I used the combo on a 14” Ludwig maple snare with medium tuning and a coated Emperor head. “The Original” immediately had a significant effect on the drum’s sound and transformed it into a much lower and heavier sound. The ringing was taken away too. I switched out “The Original” for “Steve’s Donut” and got a completely different sound, still subdued and thick but with a little more sustain. The difference was subtle but there nonetheless. Testing out the claim that the sound mimicked that 1970’s sound I pulled a couple records out and listened for a similarity. Being a huge Deep Purple fan I grabbed The Complete Albums 1970-1976 and Ian Paice’s snare did have a similar bottom end to the one the BFSD delivered. All in all, the BFSD enables you to transform any snare drum into multiple snare drums. It’s perfect for any drummer who plays in a 70’s cover band or for drummers just looking for that unique 1970’s sound.

For more information or to order your own visit

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Welcome to The Basement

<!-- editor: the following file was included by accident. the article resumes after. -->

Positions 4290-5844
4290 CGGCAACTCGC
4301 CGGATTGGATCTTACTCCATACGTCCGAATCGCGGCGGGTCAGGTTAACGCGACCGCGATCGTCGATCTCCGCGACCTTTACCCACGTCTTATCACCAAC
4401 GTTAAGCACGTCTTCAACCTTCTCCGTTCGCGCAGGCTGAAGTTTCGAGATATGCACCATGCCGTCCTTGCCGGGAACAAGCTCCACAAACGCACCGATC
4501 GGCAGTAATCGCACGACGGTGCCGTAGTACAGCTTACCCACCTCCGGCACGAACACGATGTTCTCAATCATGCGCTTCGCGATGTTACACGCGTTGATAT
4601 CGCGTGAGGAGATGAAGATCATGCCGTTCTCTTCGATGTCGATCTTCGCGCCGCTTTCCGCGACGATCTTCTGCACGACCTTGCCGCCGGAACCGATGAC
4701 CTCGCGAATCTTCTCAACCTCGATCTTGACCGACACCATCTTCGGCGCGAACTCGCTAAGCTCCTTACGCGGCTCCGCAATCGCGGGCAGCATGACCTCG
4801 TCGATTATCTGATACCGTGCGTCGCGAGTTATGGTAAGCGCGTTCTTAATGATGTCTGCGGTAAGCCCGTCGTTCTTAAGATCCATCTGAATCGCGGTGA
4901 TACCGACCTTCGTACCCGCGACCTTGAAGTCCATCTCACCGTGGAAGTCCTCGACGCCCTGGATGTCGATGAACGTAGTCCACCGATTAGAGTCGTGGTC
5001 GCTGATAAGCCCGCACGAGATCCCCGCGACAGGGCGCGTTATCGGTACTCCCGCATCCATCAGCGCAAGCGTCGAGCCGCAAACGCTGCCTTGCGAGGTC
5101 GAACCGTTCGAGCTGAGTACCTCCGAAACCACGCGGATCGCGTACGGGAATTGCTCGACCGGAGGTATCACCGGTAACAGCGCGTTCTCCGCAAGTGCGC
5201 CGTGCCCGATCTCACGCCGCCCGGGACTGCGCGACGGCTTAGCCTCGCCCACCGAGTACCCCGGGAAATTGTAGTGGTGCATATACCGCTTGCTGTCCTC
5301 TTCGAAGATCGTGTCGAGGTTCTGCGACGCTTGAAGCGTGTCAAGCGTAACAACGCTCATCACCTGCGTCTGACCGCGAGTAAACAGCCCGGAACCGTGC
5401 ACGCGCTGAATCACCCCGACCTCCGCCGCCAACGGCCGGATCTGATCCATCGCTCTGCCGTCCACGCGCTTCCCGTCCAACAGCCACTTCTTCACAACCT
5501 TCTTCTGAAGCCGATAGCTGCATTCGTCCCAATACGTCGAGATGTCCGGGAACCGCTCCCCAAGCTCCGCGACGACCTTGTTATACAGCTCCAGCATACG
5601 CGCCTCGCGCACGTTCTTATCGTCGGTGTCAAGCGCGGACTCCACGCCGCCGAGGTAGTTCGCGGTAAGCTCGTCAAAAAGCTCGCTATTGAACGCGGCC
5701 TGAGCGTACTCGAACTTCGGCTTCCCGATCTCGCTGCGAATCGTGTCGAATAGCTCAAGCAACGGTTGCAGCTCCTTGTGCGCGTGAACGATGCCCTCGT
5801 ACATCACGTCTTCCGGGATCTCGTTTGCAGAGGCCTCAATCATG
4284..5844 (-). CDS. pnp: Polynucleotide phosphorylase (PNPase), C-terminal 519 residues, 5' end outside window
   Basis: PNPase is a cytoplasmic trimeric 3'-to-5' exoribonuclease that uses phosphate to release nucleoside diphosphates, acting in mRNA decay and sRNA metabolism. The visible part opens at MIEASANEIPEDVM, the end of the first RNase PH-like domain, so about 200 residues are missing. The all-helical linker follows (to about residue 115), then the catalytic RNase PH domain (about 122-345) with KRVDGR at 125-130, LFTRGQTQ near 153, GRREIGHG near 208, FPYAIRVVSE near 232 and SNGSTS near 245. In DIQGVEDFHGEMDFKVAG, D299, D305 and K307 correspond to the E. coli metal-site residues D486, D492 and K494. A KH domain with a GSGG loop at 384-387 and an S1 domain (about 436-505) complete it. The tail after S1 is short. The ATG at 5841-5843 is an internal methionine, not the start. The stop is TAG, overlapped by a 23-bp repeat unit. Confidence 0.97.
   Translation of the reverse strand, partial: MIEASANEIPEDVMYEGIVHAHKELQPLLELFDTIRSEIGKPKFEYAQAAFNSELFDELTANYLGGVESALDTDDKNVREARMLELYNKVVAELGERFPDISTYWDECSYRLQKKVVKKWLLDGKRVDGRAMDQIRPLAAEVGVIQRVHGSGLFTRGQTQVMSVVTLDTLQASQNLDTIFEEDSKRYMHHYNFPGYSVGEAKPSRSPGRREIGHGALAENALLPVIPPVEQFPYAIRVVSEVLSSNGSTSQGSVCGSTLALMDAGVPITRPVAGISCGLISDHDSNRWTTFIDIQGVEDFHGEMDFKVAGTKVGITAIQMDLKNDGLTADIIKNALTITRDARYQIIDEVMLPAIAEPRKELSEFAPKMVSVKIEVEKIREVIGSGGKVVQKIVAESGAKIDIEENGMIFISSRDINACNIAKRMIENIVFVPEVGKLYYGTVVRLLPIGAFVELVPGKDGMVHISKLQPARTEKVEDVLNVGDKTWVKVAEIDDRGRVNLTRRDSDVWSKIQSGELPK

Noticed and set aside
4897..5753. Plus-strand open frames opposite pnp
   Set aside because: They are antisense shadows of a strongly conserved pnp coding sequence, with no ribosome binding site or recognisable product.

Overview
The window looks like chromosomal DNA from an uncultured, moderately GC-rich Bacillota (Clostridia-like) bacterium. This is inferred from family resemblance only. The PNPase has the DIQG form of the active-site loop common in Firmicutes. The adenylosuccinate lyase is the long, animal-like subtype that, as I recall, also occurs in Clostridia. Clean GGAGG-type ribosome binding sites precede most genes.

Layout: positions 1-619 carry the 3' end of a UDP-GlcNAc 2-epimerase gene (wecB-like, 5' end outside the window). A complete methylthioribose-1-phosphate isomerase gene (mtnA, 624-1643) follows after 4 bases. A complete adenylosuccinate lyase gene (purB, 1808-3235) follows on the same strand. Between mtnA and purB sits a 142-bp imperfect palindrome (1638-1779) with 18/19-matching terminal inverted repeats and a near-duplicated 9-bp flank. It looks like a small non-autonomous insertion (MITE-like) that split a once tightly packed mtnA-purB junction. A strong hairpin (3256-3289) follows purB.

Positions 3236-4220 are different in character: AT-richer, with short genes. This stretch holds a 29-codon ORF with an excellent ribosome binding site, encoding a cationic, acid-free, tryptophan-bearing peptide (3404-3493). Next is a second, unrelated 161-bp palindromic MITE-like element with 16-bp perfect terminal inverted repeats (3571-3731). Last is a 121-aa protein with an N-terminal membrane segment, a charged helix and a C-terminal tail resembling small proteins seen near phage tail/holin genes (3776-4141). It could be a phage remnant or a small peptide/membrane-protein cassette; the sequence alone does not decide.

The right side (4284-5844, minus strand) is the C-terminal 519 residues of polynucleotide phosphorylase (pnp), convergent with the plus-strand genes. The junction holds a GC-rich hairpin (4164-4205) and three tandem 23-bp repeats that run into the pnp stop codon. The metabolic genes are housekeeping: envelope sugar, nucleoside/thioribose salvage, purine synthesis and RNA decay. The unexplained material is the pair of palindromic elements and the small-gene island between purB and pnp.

It’s been quite some time since I mentioned our book/DVD FUNdamentals of Drumming for Kids. This book was truly a labor of love for me and my co-author Rich Redmond and neither of us could have predicted the success we have had with this project. From being a NAMM award-winner to an Amazon Best-Seller in its 4th printing I am amazed by how many people have embraced our system. It’s always a thrill to have people contact us and share their story of how the book helped them guide a student or child. I never considered myself an “educator” but I reluctantly accepted the title at the insistence of a reader who pointed out that I co-wrote an educational book. I’ve also been accepted as a member of the Salyers Education Team of which I am quite proud. With that said I’m going to try and post more one-on-one educational pieces in the coming months. Now that I have a dedicated drum room and will be adding an electronic kit I can do more things, more often. Therefore I want to introduce you to my new drum school called “The BASEMENT.” It even has its own logo. Stay tuned. My first lesson will be my “famous” fill. I’m really excited about adding this new feature to the blog.